Whether we like it or not, the international norms of tomorrow are being constructed today, right now, by the work of bodies like this committee. If liberal states decide that the convenience of spies is more valuable than the rights of their citizens, the inevitable result will be states that are both less liberal and less safe. Thank you.

I will now respond to the submitted questions. Please bear in mind that I will not be disclosing new information about surveillance programs: I will be limiting my testimony to information regarding what responsible media organizations have entered into the public domain. For the record, I also repeat my willingness to provide testimony to the United States Congress, should they decide to consider the issue of unconstitutional mass surveillance.

–Rapporteur Claude Moraes MEP, S&D Group–

Given the focus of this Inquiry is on the impact of mass surveillance on EU citizens, could you elaborate on the extent of cooperation that exists between the NSA and EU Member States in terms of the transfer and collection of bulk data of EU citizens?

- A number of memos from the NSA’s Foreign Affairs Directorate have been published in the press.

One of the foremost activities of the NSA’s FAD, or Foreign Affairs Division, is to pressure or incentivize EU member states to change their laws to enable mass surveillance. Lawyers from the NSA, as well as the UK’s GCHQ, work very hard to search for loopholes in laws and constitutional protections that they can use to justify indiscriminate, dragnet surveillance operations that were at best unwittingly authorized by lawmakers. These efforts to interpret new powers out of vague laws is an intentional strategy to avoid public opposition and lawmakers’ insistence that legal limits be respected, effects the GCHQ internally described in its own documents as “damaging public debate.”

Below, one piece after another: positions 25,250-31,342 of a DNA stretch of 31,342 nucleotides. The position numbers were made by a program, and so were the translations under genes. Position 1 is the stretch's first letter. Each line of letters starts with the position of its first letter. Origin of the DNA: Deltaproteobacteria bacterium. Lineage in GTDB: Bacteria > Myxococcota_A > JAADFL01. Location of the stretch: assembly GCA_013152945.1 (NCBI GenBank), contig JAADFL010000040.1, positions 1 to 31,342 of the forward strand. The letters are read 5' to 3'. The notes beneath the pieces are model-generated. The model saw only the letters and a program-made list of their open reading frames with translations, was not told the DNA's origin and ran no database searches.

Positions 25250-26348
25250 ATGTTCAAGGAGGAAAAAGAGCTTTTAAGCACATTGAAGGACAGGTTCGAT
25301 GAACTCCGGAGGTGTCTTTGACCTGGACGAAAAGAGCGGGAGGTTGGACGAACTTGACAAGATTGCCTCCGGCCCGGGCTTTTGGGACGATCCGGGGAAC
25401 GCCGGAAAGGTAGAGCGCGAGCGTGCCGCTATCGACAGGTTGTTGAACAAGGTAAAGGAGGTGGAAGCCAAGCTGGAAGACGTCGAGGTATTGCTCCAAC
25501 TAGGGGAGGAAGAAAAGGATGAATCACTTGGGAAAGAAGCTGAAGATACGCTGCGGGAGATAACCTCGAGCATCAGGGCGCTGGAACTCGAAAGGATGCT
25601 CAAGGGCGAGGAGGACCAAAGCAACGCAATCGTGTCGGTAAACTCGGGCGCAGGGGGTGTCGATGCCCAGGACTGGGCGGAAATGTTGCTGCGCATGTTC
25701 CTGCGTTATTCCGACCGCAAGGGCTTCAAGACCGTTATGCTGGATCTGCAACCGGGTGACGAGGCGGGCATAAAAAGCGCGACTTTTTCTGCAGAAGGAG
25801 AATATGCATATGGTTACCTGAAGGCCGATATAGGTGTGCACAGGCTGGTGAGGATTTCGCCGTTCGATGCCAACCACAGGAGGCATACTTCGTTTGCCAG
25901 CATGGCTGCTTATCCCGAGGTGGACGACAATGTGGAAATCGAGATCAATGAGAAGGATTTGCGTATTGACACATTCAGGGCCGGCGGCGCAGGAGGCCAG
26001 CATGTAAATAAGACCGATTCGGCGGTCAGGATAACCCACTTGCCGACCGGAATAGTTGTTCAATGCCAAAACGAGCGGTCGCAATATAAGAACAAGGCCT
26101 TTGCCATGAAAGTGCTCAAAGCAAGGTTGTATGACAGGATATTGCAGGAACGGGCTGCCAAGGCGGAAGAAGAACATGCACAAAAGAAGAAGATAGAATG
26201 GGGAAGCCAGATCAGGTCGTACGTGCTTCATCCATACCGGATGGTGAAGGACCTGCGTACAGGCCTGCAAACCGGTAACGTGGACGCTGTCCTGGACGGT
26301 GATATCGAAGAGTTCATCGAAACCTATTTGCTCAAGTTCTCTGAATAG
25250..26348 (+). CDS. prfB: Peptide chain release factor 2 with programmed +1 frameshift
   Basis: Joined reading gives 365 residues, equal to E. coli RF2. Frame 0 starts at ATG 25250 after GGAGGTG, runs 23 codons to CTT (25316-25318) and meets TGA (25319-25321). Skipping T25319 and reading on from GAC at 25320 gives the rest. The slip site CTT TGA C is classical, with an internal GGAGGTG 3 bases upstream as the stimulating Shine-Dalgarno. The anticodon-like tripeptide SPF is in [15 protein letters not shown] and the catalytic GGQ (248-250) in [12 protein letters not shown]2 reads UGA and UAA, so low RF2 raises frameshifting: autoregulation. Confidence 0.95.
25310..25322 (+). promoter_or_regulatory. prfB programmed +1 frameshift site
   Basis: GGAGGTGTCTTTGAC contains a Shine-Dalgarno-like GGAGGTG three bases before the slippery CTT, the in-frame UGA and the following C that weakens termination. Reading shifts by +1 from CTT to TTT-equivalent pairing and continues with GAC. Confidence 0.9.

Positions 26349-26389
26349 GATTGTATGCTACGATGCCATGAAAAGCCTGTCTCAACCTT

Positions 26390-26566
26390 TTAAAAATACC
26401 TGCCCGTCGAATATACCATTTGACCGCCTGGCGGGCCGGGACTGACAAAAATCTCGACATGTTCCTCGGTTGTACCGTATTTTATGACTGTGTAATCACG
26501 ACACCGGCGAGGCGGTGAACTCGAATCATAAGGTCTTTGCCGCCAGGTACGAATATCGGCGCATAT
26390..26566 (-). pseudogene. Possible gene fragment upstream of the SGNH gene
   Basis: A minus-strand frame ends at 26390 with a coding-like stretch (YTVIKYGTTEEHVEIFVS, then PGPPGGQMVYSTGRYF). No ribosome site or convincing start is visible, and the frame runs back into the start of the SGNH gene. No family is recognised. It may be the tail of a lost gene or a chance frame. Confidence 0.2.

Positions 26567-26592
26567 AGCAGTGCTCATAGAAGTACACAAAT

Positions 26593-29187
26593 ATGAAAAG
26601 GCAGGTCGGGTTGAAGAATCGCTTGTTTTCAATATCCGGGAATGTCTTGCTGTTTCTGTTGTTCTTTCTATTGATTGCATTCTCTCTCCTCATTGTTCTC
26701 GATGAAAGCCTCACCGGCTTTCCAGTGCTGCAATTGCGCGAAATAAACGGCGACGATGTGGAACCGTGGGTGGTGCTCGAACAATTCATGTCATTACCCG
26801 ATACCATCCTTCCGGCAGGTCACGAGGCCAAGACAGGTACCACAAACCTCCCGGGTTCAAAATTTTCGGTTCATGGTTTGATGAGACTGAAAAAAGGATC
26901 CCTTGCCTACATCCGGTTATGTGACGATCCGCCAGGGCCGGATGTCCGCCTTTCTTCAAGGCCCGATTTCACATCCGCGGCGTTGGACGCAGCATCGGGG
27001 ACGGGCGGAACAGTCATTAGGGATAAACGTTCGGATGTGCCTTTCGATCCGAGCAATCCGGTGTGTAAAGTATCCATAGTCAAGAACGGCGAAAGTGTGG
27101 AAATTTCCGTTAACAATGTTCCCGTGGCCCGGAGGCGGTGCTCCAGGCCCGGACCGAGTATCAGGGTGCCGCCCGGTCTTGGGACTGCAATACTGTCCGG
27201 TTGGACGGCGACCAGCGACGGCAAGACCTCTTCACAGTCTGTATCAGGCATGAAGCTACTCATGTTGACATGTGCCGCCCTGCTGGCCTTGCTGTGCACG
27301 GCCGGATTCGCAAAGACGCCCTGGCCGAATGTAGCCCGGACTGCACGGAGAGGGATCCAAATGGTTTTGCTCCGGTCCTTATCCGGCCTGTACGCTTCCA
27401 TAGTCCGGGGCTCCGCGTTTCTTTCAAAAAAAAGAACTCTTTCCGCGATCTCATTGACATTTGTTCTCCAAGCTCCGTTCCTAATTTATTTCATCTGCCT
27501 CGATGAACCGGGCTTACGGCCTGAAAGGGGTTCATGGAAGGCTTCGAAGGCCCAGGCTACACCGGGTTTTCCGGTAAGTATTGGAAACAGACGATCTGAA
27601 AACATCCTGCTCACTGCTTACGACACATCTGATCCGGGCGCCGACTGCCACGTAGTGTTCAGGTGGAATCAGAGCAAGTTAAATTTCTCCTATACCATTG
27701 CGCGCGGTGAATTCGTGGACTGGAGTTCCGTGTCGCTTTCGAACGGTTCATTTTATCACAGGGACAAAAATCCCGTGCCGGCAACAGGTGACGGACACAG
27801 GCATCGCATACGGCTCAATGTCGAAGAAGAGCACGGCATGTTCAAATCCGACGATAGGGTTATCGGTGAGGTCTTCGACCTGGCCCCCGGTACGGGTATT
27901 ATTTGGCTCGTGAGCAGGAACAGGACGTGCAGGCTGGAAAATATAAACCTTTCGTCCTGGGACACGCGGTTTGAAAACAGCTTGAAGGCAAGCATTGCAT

In recent public memory, we have seen these FAD “legal guidance” operations occur in both Sweden and the Netherlands, and also faraway New Zealand. Germany was pressured to modify its G-10 law to appease the NSA, and it eroded the rights of German citizens under their constitution. Each of these countries received instruction from the NSA, sometimes under the guise of the US Department of Defense and other bodies, on how to degrade the legal protections of their countries’ communications. The ultimate result of the NSA’s guidance is that the right of ordinary citizens to be free from unwarranted interference is degraded, and systems of intrusive mass surveillance are being constructed in secret within otherwise liberal states, often without the full awareness of the public.